ERISA’s prohibited transaction rules limits certain plan transactions with “parties in interest,” which include insurers and service providers to the plan. The service provider exemption permits a plan to pay reasonable compensation to a party providing necessary services for the plan. Therefore, fiduciaries of ERISA group health plans have a duty to ensure that the assets of the plan, including participant contributions, are used only to pay benefits or the plan’s reasonable expenses.
While ERISA applies equally to retirement and health and welfare plans, the fiduciary spotlight has traditionally been focused on retirement plans, which have been subject to a dramatic increase in class action fee litigation resulting in high-dollar settlements. As a result, retirement plan fiduciaries have been motivated to develop rigorous plan governance and oversight of service providers. Historically, less attention has been paid to good ERISA hygiene for group health plans, but the new transparency rules necessitate a fresh review of group health plan fiduciary governance and administration.
Broker and consultant compensation disclosures
Failure by the broker or consultant to comply with the broker-consultant disclosure requirements means the service arrangement is not reasonable. And, therefore, it is a prohibited transaction. Specifically, the CAA 2021 created disclosure requirements under Section 408(b)(2) of ERISA that apply to brokers and consultants providing services to group health plans by codifying rules similar to the ERISA retirement plan disclosure regulations. ERISA section 408(b)(2) exemption provides a statutory exemption for reasonable contracts with service providers if the services are necessary for operation of the plan and no more than reasonable compensation is paid for the services.
The new rules apply to any service provider who reasonably expects to receive US$1,000 (adjusted for inflation) or more in direct or indirect compensation for:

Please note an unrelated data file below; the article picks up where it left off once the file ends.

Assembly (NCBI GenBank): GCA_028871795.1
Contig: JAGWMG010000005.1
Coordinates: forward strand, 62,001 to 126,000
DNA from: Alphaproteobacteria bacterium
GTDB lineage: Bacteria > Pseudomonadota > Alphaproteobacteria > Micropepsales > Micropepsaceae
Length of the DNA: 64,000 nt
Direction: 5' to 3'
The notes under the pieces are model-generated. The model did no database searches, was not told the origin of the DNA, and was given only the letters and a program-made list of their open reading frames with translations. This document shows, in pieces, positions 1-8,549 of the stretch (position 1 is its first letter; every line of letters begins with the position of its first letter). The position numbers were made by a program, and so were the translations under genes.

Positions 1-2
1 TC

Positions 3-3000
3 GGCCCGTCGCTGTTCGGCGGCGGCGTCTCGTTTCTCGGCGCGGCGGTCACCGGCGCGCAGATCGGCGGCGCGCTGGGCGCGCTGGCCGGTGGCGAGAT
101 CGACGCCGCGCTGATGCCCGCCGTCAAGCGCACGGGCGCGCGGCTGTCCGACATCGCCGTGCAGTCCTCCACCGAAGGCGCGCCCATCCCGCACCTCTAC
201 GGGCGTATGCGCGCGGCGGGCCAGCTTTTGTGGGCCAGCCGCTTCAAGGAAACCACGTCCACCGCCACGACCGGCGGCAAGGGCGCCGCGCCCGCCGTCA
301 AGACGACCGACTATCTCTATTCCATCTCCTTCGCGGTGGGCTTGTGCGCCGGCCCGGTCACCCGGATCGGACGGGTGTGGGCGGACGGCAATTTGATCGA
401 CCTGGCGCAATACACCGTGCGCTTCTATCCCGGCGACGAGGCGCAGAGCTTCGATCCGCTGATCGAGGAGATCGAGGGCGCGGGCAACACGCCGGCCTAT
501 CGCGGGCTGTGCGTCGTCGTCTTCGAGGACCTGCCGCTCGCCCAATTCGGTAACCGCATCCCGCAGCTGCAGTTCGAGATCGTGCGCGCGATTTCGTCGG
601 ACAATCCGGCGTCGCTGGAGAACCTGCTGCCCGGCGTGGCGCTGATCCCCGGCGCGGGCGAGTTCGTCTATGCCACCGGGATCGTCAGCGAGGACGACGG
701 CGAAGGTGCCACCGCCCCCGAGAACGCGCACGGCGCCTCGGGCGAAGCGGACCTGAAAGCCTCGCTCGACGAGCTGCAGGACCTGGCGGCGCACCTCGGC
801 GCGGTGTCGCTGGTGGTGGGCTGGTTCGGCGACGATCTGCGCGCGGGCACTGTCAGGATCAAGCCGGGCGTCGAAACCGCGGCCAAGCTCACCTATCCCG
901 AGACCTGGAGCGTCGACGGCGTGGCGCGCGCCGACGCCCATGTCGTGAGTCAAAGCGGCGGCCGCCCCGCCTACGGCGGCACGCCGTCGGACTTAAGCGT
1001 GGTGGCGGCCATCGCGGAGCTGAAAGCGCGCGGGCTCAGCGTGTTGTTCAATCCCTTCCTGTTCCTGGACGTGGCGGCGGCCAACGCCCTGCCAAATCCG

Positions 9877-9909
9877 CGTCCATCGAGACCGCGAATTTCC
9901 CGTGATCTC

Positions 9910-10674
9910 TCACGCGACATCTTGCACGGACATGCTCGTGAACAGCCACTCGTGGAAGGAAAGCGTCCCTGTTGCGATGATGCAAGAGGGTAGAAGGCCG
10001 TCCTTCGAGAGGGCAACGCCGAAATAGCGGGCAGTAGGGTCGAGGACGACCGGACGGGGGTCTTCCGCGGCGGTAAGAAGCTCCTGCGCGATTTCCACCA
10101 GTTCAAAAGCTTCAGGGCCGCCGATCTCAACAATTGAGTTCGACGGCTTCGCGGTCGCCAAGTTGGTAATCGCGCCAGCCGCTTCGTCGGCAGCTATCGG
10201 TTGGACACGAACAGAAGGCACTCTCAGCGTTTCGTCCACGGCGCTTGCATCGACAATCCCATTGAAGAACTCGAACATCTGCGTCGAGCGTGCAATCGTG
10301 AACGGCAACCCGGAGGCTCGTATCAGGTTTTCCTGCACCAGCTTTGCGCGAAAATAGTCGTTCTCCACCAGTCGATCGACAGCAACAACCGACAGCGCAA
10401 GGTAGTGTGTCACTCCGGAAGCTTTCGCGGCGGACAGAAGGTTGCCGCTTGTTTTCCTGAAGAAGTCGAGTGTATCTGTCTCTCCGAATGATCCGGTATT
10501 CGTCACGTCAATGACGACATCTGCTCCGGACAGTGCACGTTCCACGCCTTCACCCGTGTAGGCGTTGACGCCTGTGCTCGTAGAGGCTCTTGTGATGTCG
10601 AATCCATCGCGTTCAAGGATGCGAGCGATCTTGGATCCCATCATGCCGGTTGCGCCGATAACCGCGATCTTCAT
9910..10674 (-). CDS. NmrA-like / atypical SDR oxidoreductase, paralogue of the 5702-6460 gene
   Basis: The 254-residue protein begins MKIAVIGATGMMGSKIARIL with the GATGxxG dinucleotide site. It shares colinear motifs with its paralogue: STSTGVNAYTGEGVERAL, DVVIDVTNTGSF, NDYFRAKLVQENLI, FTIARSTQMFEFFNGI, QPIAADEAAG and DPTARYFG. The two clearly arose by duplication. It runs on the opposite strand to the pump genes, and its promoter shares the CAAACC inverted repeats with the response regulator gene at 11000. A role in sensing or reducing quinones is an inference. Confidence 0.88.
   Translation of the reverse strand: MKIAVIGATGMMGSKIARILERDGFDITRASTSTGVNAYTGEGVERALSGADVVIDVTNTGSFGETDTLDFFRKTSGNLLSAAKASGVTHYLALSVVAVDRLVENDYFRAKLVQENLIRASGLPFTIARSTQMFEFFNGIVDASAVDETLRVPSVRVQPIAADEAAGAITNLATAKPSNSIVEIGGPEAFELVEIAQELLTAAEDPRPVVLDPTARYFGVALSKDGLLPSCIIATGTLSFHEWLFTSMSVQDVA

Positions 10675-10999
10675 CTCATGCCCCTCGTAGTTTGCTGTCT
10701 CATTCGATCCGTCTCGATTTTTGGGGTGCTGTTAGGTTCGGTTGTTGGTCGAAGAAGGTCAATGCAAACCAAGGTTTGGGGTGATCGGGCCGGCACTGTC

Brokerage services provided to an ERISA-covered group health plan with respect to the selection of health insurance products (including vision and dental), recordkeeping services, medical management vendor, benefits administration, stop-loss insurance, pharmacy benefit management services, wellness services, transparency tools and vendors, group purchasing organization preferred vendor panels, disease management vendors and products, compliance services, employee assistance programs, or third-party administration services, or
Consulting services related to the development or implementation of plan design, insurance selection (including vision and dental), recordkeeping, medical management, benefits administration selection, stop-loss insurance, pharmacy benefit management services, wellness design and management services, transparency tools, group purchasing organization agreements and services, participation in and services from preferred vendor panels, disease management, compliance services, employee assistance programs, or third-party administration services for an ERISA-covered group health plan.
The US$1,000 compensation threshold includes amounts paid to a service provider’s affiliate or subcontractor. Note that this threshold is much lower than the US$5,000 threshold required on Schedule C of the DOL’s Form 5500. The term “compensation” includes both cash and non-monetary compensation valued at more than US$250 (adjusted for inflation) paid, in the aggregate, during the term of the arrangement.